2010-11: Vladislav Gavrikov played for Lokomotiv Yaroslavl’s 1995-born team and played for Russia’s U16 team. In 18 games in Moscow group play he had 8 assists with 16 penalty minutes. He had 2 assists and was +3 with 8 penalty minutes in five games at the Russian championships. In two games for Russia at the 2011 Four Nations tournament he had 1 assist and was +2 with 4 penalty minutes.
2011-12: Gavrikov played ten games for Loko Yaroslavl’s MHL (U22) team as a 16-year-old while skating for the club’s 1995-team and was part of Russia’s gold medal-winning U17 team at the 2012 World Hockey Challenge. He scored 1 goal with 1 assist and was an even plus/minus in eight regular season MHL games and was -1 with no points nor penalties in two playoff games. Gavrikov scored 6 goals with 5 assists and 16 penalty minutes in 17 games for the Lokomotiv 1995 team in Moscow group play. In five Russia championship games he had 1 assist and was +3 with 12 penalty minutes. Gavrikov scored 1 goal with 4 penalty minutes in three games with Russia’s U17 team at the 2011 Four Nations Tournament and scored 1 goal with 1 assist in six games at the WHC. Gavrikov was selected by Lokomotiv Yaroslavl in the second round (37th overall) in the 2012 KHL Draft.
2012-13: Gavrikov played 47 games for Loko Yaroslavl in his first full MHL season and represented Russia at the 2013 U18 World Junior Championship in Sochi. He scored 3 goals with 3 assists and was -1 with 18 penalty minutes. In seven games at the WJC he was +4 with no points and 27 penalty minutes. Russia finished fourth; falling 2-1 to Finland in the bronze medal game.
2013-14: Gavrikov skated in 45 games for Loko Yaroslavl in his second MHL season. He scored 3 goals with 9 assists and was +33 with 28 penalty minutes. Loko defeated Dynamo St. Petersburg in the first round before falling to SKA 1946 in a second round series. Gavrikov had 2 assists and was +2 with 4 penalty minutes in seven playoff games. He was ranked 17th amongst European skaters in Central Scouting’s final rankings prior to the 2014 NHL Draft but was not selected.
2014-15: Gavrikov played at three levels of hockey in Russia and played for the Russia U20 team in the 2014 Subway Series and at the 2015 World Junior Championship. Playing in the KHL for Lokomotiv Yaroslavl, he had 1 assist and was +3 with 4 penalty minutes in 16 regular season games, averaging six minutes of ice time. He appeared in four KHL playoff games, averaging four minutes of ice time with no points nor penalties. Gavrikov played 11 games for HK Ryazin in the VHL (minor league). He scored 1 goal with 2 assists and was +3 with 4 penalty minutes. Gavrikov was a team captain for the Loko Yaroslavl junior team in the MHL. In 21 games, including five playoff games, he scored 1 goal with 6 assists and was +9 with 18 penalty minutes. He had 1 assist and was +3 with 4 assists in six games in the Subway Series against all-star teams from the three major junior leagues in Canada. Gavrikov was a team captain for Russia at the WJC, and was -2 with no points nor penalties in seven games. Russia finished second, falling to Canada, 5-4, in the gold medal game. Ranked 26th amongst international skaters in the Central Scouting final rankings, he was selected by Columbus in the sixth round (159th overall) in the 2015 NHL Draft in his second year of draft eligibility.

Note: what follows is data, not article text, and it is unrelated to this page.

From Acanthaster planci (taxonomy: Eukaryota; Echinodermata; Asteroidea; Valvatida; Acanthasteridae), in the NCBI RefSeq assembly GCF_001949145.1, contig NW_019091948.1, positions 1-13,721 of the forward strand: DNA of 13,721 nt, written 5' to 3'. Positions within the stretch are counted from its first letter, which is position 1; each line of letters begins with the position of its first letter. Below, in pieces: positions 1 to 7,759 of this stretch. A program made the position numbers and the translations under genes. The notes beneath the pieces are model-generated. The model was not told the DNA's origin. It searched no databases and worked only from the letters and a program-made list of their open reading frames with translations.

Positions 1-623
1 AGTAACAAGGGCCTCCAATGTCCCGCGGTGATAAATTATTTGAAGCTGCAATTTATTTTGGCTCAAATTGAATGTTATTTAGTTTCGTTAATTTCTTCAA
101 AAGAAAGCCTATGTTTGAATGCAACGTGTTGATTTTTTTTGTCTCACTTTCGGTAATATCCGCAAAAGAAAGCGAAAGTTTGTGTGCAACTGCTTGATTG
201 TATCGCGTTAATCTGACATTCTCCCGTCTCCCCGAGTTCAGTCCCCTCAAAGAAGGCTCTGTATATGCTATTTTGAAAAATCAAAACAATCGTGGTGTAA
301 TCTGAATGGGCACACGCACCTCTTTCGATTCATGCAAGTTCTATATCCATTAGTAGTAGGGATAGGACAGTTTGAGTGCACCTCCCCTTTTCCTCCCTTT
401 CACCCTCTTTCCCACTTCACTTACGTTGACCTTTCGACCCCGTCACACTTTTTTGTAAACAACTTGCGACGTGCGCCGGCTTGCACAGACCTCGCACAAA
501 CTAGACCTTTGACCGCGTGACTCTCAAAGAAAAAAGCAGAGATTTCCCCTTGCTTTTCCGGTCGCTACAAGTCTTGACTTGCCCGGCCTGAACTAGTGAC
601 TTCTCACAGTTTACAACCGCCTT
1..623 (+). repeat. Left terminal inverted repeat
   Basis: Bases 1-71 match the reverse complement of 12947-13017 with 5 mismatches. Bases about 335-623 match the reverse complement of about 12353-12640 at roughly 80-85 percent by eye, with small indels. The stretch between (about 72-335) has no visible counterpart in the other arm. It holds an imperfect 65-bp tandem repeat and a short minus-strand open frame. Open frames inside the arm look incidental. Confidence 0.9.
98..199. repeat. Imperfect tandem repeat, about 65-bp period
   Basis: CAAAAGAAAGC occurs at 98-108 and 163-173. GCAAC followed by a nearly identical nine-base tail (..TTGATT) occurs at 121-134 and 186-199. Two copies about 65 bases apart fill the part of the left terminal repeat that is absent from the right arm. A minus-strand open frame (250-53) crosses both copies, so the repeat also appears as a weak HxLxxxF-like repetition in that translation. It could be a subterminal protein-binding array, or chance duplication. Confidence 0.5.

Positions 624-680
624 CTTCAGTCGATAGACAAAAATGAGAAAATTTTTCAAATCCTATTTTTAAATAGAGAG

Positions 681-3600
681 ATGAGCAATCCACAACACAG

2015-16: Gavrikov skated in 42 of 60 regular season games for Yaroslavl Lokomotiv in his first full season in the KHL. Averaging 16:24 minutes of ice time on the KHL’s second best team, he scored 3 goals with 4 assists and was +17 with 18 penalty minutes. Lokomotiv finished second to CSKA Moscow in the Tarasov Division before falling to SKA St. Petersburg and red-hot goalie Mikko Koskinen in the Western Conference quarterfinals. Gavrikov scored 1 goal and was -1 with 2 penalty minutes, averaging 17 minutes of ice time in five playoff games.
A big defenseman with some good mobility, Gavrikov can throw the body around and play with some good edge and grit. He plays more of a defensive style and isn’t a top contributor in the offensive zone, but is good in killing penalties and can play in different situations. His skating needs some work, as does his reactiveness and positional play. He has some upside regarding defensive play, but it’s right now not clear if he has what it takes for a long career in the NHL.
Gavrikov steadily earned more playing time in his first KHL season with Lokomotiv Yaroslavl in 2015-16. Gavrikov has one year remaining on his initial contract with Lokomotiv and will likely return to the club for 2016-17. A big defense-first defender who moves well and has above average passing and stick handling skills, he projects as a strong second pairing shutdown defender.